On the positive side, the political climate, domestic demand and the current exchange rate are viewed as being the most supportive factors to doing business in Botswana during the second quarter of 2019. Another observation is that water and electricity sub-sectors reportedly contribute positively to economic activity. There are ongoing efforts to improve the supply of these utilities through measures such as the implementation of the North-South Carrier 2 water project and the North-West Transmission Grid electricity connection. Overall, firms are confident about business conditions in the second quarter of 2019.
However, the level of optimism declines in the third quarter of 2019, consistent with the anticipated higher cost pressures. Firms expect the economy to grow by 3.8 percent in 2019, lower than the 4.2 percent projection stated in the 2019 Budget Speech. Furthermore, on average, firms expect inflation to be slightly below 4 percent, which is consistent with the Bank’s projection that inflation will remain within the objective range of 3 – 6 percent in the medium term.
Chinaâ€™s Gross Domestic Product (GDP) expanded by 3% year-on-year to 121.02 trillion yuan ($17.93 trillion) in 2022 despite being mired in various growth pressures, according to data from the National Bureau Statistics.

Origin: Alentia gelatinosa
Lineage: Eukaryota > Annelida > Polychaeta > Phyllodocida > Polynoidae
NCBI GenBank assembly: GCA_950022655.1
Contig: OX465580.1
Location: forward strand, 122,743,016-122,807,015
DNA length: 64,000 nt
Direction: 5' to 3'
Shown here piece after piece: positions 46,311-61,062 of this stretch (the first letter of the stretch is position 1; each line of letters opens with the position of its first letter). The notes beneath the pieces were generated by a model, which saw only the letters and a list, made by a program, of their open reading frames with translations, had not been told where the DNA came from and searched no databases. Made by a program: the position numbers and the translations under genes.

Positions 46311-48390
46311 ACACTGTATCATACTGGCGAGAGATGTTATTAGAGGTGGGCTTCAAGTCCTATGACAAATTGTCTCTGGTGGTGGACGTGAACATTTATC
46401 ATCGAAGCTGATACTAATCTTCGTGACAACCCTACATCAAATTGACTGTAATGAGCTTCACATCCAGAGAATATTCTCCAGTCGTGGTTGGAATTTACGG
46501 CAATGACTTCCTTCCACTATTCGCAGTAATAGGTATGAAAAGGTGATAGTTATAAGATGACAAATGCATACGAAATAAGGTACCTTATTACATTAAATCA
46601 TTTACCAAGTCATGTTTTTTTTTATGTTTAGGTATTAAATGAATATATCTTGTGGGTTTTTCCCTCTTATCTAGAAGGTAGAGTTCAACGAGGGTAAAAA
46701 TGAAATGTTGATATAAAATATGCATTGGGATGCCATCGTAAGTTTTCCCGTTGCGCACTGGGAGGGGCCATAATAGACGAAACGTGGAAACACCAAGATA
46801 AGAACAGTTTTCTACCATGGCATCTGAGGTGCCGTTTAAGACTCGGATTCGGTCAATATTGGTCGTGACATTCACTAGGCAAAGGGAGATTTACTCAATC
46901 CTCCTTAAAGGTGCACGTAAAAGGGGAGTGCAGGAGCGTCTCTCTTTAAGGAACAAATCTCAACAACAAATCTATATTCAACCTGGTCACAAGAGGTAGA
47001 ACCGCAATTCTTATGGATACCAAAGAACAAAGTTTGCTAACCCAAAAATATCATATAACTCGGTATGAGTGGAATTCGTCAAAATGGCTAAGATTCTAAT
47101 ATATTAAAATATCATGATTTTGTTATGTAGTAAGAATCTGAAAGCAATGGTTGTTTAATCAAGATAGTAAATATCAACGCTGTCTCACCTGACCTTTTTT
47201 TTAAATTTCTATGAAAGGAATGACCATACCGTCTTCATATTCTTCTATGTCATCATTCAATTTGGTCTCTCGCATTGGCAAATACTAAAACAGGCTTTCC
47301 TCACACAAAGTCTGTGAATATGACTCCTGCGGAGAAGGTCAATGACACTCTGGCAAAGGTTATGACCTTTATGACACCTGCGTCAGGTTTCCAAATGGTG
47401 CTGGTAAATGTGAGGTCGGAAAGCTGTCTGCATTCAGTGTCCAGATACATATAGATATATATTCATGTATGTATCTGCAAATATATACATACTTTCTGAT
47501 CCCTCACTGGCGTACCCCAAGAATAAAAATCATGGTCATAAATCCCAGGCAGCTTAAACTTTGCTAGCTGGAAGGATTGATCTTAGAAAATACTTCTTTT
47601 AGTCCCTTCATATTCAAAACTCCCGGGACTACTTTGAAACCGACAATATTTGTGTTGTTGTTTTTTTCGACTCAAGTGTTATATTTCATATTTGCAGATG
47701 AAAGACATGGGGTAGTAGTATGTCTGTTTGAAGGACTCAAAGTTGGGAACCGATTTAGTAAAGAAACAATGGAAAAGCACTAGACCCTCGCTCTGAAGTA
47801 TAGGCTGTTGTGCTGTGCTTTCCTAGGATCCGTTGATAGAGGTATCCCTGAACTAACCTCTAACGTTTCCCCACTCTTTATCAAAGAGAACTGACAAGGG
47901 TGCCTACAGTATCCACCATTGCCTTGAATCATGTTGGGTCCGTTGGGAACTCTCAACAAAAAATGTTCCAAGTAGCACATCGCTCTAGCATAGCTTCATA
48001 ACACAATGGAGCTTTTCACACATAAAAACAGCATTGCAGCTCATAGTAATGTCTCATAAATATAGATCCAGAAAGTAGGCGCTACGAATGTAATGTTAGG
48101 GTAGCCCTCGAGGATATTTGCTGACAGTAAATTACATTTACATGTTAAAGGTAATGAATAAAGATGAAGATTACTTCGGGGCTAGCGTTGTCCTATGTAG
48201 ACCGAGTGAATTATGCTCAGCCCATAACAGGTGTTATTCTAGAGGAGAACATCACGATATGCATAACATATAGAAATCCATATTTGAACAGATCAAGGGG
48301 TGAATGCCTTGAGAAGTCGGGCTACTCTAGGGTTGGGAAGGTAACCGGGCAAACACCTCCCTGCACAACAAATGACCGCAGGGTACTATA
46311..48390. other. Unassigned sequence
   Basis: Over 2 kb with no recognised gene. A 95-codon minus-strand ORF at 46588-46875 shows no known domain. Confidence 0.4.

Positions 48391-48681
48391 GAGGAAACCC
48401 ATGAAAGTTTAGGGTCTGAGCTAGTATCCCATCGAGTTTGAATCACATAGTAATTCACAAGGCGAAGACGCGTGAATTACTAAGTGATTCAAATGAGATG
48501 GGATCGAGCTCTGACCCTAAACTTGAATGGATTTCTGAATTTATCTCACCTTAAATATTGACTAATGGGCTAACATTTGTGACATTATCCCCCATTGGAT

The annual growth rate beat a median economist forecast of 2.8% as polled by Reuters. The countryâ€™s fourth-quarter GDP growth of 2.9% also surpassed expectations for a 1.8% increase.
In 2022, the Chinese economy encountered more difficulties and challenges than was expected amid a complex domestic and international situation. However, NBS said economic growth stabilized after various measures were taken to shore up growth.
Industrial output rose 3.6% in 2022 over the previous year, while retail sales slightly shrank by 0.2% data show that fixed-asset investment increased 5.1% over 2021, with a 9.1% hike in manufacturing investment but a 10% fall in property investment.
China created 12.06 million new jobs in urban regions throughout the year, surpassing its annual target of 11 million, and officials have stressed the importance of continuing an employment-first policy in 2023.
Meanwhile, China tourism market is a step closer to robust recovery. Tourism operators are in high spirits because the market saw a good chance of a robust recovery during the Spring Festival holiday amid relaxed COVID-19 travel policies.